This was a land of rebellious barons.  It was like Europe in the Middle Ages.  But what were the Americans doing here?  Columbus had not yet discovered their country.  I said to Phuong, “I like that fellow, Pyle.”

“He’s quiet,” she said, and the adjective which she was the first to use stuck like a schoolboy name, till I heard even Vigot use it, sitting there with his green eye-shade, telling me of Pyle’s death.

I stopped our trishaw outside the Chalet and said to Phuong, “Go in and find a table.  I had better look after Pyle.”  That was my first instinct — to protect him.  It never occurred to me that there was greater need to protect myself.  Innocence always calls mutely for protection when we would be so much wiser to guard ourselves against it:  innocence is like a dumb leper who has lost his bell, wandering the world, meaning no harm.

Swoon, swoon, swoon.

Stay tuned.

The New York Review of Books (7 March 2013)

Below are the books self is interested in reading after perusing the 7 March 2013 issue of The New York Review of Books.  Her choices are nothing if not idiosyncratic:

Former People:  The Final Days of the Russian Aristocracy, by Douglas Smith:  reviewed by Michael Scammell (Self admires the title of this book tremendously; she, too, has felt, many times, like a “former people.”)

Now All Roads Lead to France:  A Life of Edward Thomas, by Matthew Hollis:  reviewed by Helen Vendler.  In a nutshell:  “Thomas meets Frost in London in 1913, begins (for the first time since Oxford) to write poetry, feels guilty (in complex ways, including the fear of cowardice) about watching others die while he remains at home, decides to enlist, trains as an officer (in part for the higher pay), volunteers for the front, and courts death.  When the death arrives (from a bomb blast in Arras) it is both shocking and unsurprising.” Tragic.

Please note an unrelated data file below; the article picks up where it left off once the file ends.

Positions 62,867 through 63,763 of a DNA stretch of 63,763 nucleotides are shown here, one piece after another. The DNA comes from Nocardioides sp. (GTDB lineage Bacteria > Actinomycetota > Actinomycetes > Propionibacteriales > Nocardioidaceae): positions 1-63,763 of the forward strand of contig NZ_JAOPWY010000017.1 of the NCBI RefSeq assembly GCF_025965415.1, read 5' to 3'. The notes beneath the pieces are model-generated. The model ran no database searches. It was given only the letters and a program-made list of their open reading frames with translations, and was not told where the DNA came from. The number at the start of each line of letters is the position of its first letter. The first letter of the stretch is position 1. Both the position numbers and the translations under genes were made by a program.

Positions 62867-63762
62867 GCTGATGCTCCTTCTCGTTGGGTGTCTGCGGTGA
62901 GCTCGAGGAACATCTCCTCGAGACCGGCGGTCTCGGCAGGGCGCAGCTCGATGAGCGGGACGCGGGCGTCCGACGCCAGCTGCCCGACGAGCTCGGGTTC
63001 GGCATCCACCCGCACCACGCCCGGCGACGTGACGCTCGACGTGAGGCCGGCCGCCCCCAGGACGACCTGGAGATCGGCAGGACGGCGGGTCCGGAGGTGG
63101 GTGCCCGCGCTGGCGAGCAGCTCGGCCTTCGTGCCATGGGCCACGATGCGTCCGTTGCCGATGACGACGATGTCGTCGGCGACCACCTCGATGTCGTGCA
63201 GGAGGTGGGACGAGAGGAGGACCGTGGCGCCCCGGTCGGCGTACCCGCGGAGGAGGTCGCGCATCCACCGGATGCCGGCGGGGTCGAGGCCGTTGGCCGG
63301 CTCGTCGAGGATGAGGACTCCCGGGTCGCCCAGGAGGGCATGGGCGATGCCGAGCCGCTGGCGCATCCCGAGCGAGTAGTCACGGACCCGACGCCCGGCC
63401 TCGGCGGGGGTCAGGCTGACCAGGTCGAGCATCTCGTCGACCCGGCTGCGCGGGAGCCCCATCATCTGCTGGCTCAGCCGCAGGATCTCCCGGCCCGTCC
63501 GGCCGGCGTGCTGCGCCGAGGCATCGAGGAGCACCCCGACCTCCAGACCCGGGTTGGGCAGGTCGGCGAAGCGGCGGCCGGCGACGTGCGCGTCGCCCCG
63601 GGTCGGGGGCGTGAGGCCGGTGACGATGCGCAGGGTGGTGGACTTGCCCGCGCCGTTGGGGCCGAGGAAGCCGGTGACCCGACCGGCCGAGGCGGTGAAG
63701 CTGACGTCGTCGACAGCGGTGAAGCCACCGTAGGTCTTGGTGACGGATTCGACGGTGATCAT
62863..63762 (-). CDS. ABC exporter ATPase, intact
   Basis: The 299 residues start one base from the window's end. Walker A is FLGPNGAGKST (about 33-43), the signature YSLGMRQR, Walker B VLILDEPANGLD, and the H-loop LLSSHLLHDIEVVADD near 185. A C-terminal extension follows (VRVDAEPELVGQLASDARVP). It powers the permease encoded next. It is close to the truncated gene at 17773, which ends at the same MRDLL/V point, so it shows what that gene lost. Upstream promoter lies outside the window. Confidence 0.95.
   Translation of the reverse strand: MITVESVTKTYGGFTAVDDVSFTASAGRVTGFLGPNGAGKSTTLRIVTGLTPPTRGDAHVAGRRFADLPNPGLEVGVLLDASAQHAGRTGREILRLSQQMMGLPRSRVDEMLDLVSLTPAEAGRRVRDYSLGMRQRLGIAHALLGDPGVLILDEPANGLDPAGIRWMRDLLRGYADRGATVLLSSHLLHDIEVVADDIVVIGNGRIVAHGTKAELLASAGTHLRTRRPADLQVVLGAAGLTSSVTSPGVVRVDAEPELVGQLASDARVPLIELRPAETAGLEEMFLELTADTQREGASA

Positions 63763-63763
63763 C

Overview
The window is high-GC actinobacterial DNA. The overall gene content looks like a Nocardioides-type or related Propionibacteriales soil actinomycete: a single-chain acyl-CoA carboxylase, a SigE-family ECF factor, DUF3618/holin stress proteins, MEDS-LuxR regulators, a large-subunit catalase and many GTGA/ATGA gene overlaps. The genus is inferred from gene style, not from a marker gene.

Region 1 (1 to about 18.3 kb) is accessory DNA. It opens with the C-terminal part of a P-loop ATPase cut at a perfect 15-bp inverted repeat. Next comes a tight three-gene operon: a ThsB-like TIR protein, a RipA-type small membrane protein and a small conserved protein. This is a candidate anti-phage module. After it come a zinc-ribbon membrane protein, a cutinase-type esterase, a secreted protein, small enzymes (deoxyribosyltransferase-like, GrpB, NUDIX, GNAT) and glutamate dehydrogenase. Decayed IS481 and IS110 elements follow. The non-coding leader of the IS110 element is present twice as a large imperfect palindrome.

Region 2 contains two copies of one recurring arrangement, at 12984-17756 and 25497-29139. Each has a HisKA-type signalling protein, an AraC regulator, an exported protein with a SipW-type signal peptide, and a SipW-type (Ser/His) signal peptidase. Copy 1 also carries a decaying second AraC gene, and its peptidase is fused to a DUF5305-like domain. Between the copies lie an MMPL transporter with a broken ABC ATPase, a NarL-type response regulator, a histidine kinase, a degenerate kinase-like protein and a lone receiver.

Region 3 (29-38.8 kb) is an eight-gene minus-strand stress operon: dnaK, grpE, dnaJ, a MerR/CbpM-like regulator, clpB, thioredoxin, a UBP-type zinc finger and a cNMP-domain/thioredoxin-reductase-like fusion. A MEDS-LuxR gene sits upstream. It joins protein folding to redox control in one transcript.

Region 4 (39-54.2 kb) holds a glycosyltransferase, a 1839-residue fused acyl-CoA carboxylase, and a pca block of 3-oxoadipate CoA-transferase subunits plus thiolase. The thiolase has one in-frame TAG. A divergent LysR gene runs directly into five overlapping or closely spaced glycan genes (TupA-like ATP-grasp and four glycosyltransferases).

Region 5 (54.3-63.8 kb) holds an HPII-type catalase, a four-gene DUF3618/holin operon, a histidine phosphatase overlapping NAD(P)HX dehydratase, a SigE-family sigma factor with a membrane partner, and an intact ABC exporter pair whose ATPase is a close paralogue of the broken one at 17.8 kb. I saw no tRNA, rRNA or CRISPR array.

Several books about General David Petraeus, reviewed by Thomas Powers:

  • The Insurgents:  David Petraeus and the Plot to Change the American Way of War, by Fred Kaplan
  • The Fourth Star:  Four Generals and the Epic Struggle for the Future of the United States Army, by David Cloud and Greg Jaffe

In the course of the review, Powers cites three other fascinating books:

  • The Centurions, a novel by Jean Lartéguy, about the lessons learned by French army officers captured by the Vietminh at Dien Bien Phu (“You’ve got to have people on your side . . . if you want to win a war.”)
  • Street Without Joy, a “history of the long French failure in Vietnam,” by the French writer Bernard B. Fall
  • Hell in a Very Small Place, also by Bernard B. Fall, about “a set-piece battle at Dien Bien Phu in 1954.”

And now, self must get going if she wants to catch the Menlo Park Farmers Market.

Arrivederci, dear ones.